Bies and Moag (1986) introduced the idea of interactional justice. Originally, interactional justice identified on the basic of a study of expectations for interpersonal treatment during recruitment. These included justification (explaining the basis for decisions), truthfulness (an authority figure being candid and not engaging in deception), authority (being polite rather than rude), and propriety (refraining from improper remarks or prejudicial statements (Colquitt, 2001). Awang and Ahmad (2015), on their study of impact of organizational justice on OCB found that distributive justice and interactional justice are significant in impact on OCB with the index .19 and .25, consecutively.

 

2.3. Relationships between Organization Justice and Employee’s Job Satisfaction

 

Job satisfaction can be generally defined as an employee's attitude towards his/her job or how people feel about their jobs and different aspects of their jobs (Brief, 1998; Spector, 1997) and the extent to which employees like their work (Ellickson & Logsdon, 2002). Colquitt, Conlon, Wesson, Porter, and Ng (2001) reported that distributive justice was an important predictor of job satisfaction. Furthermore, Masterson, Lewis, Goldman and Taylor (2000) found procedural justice to be a stronger predictor of job satisfaction than interactional justice. Moreover, the significant positive relationship between job satisfaction and organizational justice was found by Zainalipour, Fini, and Mirkamali (2010). Distributive justice and interactional justice positively correlated with four facets of job satisfaction namely, supervision, co-worker, pay and promotion and they did not have correlation with nature of job as a facet of job satisfaction. Thus, based on these previous studies, we propose that:

 

Proposition 1: Distributive justice is positively related with job satisfaction.

Proposition 2: Procedural justice is positively related with employee’s job satisfaction.

Proposition 3: Interactional justice is positively related with employee’s job satisfaction.

 

2.4. Relationships between Organization Justice and Organizational Citizenship Behavior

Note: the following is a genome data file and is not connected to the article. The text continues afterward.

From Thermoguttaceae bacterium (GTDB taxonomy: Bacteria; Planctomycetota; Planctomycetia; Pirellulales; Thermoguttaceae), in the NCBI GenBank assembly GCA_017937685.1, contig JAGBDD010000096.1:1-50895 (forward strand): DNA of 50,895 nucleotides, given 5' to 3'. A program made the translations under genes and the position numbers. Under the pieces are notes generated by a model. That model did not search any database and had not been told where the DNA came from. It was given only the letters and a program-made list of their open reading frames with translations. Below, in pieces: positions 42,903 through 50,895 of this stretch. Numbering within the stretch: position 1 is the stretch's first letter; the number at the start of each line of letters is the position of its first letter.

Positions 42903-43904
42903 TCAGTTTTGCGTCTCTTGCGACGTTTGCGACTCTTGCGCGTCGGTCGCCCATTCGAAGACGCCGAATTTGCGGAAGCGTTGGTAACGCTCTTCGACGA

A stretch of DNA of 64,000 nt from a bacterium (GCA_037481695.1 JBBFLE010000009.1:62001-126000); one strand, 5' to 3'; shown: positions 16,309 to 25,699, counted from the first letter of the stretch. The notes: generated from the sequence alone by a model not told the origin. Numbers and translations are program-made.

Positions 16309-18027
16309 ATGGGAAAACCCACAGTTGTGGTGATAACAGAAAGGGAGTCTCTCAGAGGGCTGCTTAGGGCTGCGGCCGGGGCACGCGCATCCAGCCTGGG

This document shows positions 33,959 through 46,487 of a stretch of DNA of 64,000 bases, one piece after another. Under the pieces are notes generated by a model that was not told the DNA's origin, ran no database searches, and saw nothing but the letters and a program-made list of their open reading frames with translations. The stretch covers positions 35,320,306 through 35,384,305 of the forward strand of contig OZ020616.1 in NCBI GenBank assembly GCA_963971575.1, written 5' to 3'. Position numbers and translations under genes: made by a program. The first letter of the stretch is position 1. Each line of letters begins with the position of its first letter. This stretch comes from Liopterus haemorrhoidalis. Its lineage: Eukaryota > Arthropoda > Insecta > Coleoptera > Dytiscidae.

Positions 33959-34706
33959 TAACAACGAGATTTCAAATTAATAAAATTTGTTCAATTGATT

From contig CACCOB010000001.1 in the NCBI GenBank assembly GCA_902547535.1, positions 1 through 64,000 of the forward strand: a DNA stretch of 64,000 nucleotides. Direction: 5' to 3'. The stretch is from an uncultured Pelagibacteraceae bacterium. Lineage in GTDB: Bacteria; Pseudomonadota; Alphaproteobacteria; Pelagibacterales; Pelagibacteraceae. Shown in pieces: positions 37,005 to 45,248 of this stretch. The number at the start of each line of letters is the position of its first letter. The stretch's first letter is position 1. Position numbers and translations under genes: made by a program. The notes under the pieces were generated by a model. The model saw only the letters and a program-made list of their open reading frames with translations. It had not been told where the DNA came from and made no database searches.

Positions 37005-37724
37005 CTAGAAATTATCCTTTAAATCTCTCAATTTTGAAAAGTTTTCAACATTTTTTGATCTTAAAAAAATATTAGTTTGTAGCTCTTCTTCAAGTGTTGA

The organizational citizenship behavior has not strongly impact on individual performance, but also on organizations productivity and effectiveness (Turnipseed & Rassuli, 2005). Organ and Ryan (1995) found that organizational citizenship behavior is largely encouraged by perceived organizational justice. Moon, Mayer, Kamdar, and Takeuci (2008) stated that when individual is given fair rewards compared with what they have contributed, it is a sign that abilities are valued by the organization. Several researchers have argued that distributive justice has a positive impact on OCB (Yaghoubi, Afshar, & Javadi, 2012; Hemdi, Razali, Rashid, & Nordin, 2012). With the same perspective, Lambert and Hogan (2013) find out that relationship between procedural justice and OCB is more intensive. In addition, Zeinabadi and Salehi (2011) in their study concluded that when academic staff sees certain procedures are fair, although they are not directly affected, they will respect as members of the organization. Furthermore, Awang and Ahmad (2015) concluded that interactional justice has significant influence on OCB. The results consistency with DiPaola and Hoy (2004), the informal praise may be the best commendation for them to exhibit OCB. So, based on literature review, we hypothesize:

 

Proposition 4: Distributive justice is positively related with OCB.     

Proposition 5: Procedural justice is positively related with OCB.

Proposition 6: Interactional justice is positively related with OCB.

 

2.5. Relationships between Employee’s Job Satisfaction and OCB

            

George and Jones (2012) conducted an empirical investigation of the satisfaction and OCB relationship and found that satisfied employees have higher OCB because they want to reciprocate to the organization whose already treat them well. This results generally consistently with previous research (Wagner & Hollenbeck, 2010). This notion has been strengthen by many studies (Foote & Tang (2008); Intaraprasong (2012); Talachi, Gorji, & Boerhannoeddin, 2014). Recently, Prasetio, Yuniarsih, and Ahman (2017) have found that job satisfaction has positive and significant effect on OCB with the correlation of .334. So we propose that: